Tag Archives: Last Rituals

notes from the “stormakstiden”

The dust is just starting to settle on the whirlwind that is the semester’s start, so am taking a deep breath and combing through my alerts and blog feeds to see what I’ve been missing . . .

Quite a lot!

Ali Karim has a two part interview with Swedish authors Anders Rosland and Börge Hellström at The Rap Sheet – part one and part two. They have this to say about the climate for the genre:

Swedish publishers have for many years nurtured and treated crime fiction as a strong, independent genre … We share this ethos that the crime-fiction genre is not just “pulp.” The best crime fiction’s duty is to entertain and tell a good story, but [it should also be] imbued with knowledge and question what we see around us.

Writing crime fiction is something that we take very seriously and put our whole hearts into; it is, and should be, just as difficult and demanding as writing any other kind of novel … And when you see it like that, and those around you recognize that genre fiction is as relevant (and important) as literary fiction, then good results are entirely possible. And of course it helps that as Scandinavians, we have so much darkness, so many long dark nights, snow and cold, lack of daylight, that actually the environment is conducive to crime fiction.

In Publishing Perpectives, Lasse Winkler offers an appreciation of how Stieg Larsson’s success has provided entree to US markets for Swedish genre writers and mentions how much Swedish publishers are culling their lists, publishing more domestic crime fiction and less in translation.

Norm (aka Uriah) reckons this might just be a “stormakstiden” – a golden age for crime fiction that we might in future find dominated by Scandinavian authors.

The British version of Wallander is running in its second season on PBS in the US, and I am woefully late in letting folks know. Janet Rudolph was not so tardy in her appreciation. Kenneth Branagh speaks about his role in an interview.  Keep watching Sunday evenings between October 3 – October 17.

Bernadette has finished the Scandinavian crime fiction challenge launched by Black Sheep Dancing, and has a handy set of links to her reviews, the most recent of which is of Jo Nesbo’s The Redbreast.

Geoffrey McNab interviews Henning Mankell for the Dublin Herald.

An interview with Camilla Lackberg is available at the Explore West Sweden blog. (And oh, yes, I would like to explore west Sweden.)

Glenn Harper reviews the television version of the Irene Huss series by Helene Tursten – and in the comments, there is the very good news that Soho will be publishing more of the series – yippee!

And on to reviews:

Maxine reviews Silence by Jan Costin Wagner, a German writer who lives and writes about Finland. She finds it “quietly compelling” and helpfully links to reviews by Karen Meek at Euro Crime and Norm at Crime Scraps.

Bookaholic of the Boston Book Bums reviews Yrsa Sigurdardottir’s Last Rituals, “a quick read that blended the macabre with the academic.”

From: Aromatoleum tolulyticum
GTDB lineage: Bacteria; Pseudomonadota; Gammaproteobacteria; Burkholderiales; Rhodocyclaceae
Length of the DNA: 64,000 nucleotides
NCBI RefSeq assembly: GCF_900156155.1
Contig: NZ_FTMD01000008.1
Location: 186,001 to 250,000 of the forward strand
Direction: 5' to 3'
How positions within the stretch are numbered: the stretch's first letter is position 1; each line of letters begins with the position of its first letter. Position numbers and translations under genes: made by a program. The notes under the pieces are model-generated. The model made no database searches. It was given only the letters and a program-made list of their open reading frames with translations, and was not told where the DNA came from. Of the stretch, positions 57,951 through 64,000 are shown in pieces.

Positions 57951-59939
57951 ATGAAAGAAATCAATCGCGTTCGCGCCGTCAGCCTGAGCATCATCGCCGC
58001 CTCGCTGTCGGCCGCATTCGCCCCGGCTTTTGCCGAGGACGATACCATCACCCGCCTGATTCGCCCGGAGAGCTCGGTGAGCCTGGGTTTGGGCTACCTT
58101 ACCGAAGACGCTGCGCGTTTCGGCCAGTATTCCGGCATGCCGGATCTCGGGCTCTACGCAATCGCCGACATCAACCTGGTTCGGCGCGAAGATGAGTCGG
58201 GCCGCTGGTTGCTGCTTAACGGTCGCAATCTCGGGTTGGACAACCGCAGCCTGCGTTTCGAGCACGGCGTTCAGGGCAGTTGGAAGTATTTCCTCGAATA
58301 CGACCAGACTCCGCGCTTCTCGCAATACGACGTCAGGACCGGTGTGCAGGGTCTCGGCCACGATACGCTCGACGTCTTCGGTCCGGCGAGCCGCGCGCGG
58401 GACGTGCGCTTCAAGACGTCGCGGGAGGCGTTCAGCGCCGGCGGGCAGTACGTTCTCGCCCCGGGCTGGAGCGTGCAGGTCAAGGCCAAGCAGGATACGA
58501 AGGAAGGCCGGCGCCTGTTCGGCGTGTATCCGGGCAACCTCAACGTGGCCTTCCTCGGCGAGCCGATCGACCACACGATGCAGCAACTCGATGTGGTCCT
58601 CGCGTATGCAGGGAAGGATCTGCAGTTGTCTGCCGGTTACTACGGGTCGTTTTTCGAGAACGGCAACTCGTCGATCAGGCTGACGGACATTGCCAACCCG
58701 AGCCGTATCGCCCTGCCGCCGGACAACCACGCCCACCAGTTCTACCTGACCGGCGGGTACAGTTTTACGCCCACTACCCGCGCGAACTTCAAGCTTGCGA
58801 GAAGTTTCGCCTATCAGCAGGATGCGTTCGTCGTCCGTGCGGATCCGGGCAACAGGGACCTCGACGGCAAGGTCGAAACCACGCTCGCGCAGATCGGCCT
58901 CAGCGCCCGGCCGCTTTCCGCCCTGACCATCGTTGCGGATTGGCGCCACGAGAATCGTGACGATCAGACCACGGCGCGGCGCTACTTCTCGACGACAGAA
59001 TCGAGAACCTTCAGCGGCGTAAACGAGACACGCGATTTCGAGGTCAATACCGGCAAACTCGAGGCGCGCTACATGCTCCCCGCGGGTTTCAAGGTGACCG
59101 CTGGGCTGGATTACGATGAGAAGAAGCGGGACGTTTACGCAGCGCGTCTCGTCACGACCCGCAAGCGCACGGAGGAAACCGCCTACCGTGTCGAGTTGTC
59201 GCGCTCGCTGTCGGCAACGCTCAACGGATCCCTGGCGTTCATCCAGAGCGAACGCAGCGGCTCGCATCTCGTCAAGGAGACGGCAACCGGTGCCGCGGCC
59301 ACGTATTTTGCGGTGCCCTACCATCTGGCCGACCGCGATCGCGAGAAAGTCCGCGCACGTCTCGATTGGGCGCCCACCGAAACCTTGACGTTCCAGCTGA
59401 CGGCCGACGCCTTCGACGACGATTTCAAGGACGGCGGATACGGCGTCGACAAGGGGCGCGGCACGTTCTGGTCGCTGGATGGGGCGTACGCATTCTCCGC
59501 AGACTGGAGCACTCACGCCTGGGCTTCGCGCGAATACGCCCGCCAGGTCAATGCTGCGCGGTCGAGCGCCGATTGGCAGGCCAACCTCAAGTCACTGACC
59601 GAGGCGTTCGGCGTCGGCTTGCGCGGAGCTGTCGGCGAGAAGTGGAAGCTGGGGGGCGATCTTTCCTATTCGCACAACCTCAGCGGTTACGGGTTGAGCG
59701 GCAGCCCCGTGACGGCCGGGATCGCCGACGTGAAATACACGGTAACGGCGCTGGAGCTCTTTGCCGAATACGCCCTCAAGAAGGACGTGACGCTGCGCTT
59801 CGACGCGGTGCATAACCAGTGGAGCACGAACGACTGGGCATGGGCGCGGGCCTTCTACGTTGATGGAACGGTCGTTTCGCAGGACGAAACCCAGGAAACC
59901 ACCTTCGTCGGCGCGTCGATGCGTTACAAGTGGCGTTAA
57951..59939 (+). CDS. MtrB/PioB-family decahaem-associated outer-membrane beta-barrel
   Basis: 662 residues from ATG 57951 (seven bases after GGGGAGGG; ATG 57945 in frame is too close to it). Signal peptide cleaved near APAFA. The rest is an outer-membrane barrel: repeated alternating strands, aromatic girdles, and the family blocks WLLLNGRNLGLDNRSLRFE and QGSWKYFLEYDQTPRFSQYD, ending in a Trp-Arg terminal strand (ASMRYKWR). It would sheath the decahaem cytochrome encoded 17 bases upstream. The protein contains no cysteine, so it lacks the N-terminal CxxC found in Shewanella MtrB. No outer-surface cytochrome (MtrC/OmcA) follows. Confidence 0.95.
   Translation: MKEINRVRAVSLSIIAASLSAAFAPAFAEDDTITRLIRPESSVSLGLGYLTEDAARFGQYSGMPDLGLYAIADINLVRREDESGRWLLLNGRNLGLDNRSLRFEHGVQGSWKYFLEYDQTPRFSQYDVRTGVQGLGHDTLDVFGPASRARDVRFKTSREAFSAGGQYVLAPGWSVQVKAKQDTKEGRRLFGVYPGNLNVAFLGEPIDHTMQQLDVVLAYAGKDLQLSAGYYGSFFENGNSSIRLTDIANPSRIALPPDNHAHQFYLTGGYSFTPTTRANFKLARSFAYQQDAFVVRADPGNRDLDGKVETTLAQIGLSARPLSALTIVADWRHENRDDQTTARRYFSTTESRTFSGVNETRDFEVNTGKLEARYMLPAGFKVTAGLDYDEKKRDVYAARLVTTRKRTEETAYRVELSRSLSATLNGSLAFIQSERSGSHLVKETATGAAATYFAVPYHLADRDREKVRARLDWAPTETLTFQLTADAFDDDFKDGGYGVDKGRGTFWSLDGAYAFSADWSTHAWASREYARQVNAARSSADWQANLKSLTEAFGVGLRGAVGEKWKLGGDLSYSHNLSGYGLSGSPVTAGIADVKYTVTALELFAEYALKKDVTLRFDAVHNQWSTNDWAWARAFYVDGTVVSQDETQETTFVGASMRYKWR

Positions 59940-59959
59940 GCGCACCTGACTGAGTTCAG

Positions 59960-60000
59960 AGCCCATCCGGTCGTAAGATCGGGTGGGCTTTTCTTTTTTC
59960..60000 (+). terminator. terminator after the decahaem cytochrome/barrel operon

Martin Shaw, a bookseller in Australia, reviews Anders Rosland and Börge Hellström’s Three Seconds and calls it “stellar.”

Karen Meek reviews Postcard Killers, the collaboration between James Patterson and Liza Marklund, which has the trademarked pace uninterrupted by social commentary or much about Sweden that couldn’t fit on a . . . well, a postcard.

Carly Waito has good things to say about Maj Sjöwall and Per Wahlöö’s Martin Beck series and has a lovely photo of them, too.

Karen Russell of How Mysterious! reviews Karin Fossum’s Don’t Look Back, which she decided would be the first of many Fossums she would like to read.

Peter reviews Camilla Ceder’s Frozen Moment, which he thinks shows promise.

Now I feel a bit caught up; if I can just find a moment to read . . .

reviews, recipes, and tours

After being too busy at work to post, I have lots of links backed up to share …

Barry Forshaw reviews Jo Nesbo’s The Snowman for The Independent and calls it his most ambitious book.

What sort of issues do you expect your crime fiction to cover? If you feel that personal responsibility, cracks in the welfare state and the problems of parenthood are fair game for the crime novel, then Jo Nesbø is your man. All of these (and many more) are crammed into his weighty latest book, The Snowman.

If, however, your taste is for tough and gritty narratives with a relentlessly page-turning quality, well… Jo Nesbø is still your man. That he is able to combine the urgency of the best storytellers with a keen and intelligent engagement with social issues may well be the reason why Nesbø is shaping up to be the next big name in Scandinavian crime fiction, now that Mankell is on the point of retiring Kurt Wallander and Stieg Larsson is hors de combat.

NancyO, who blogs at The Year in Books, Reviews Box 21 and finds it a great read, but nothing like Larsson’s Millennium Trilogy (as it is being marketed in the US) – rather it’s “a dark book all the way through to the last page, which actually made my blood run cold. There are no feel-good or warm fuzzy moments here, no happy endings, and you will definitely have food for thought after you’ve finished.”

The Globe and Mail has a review of Henning Mankell’s Man from Beijing. The crimes that open the book turn out to be less important to the story than “the history of Chinese enslavement in America, the course of communism in China and, in the grand scheme of things, the relationship between East and West. And in those terms, it’s a great read.”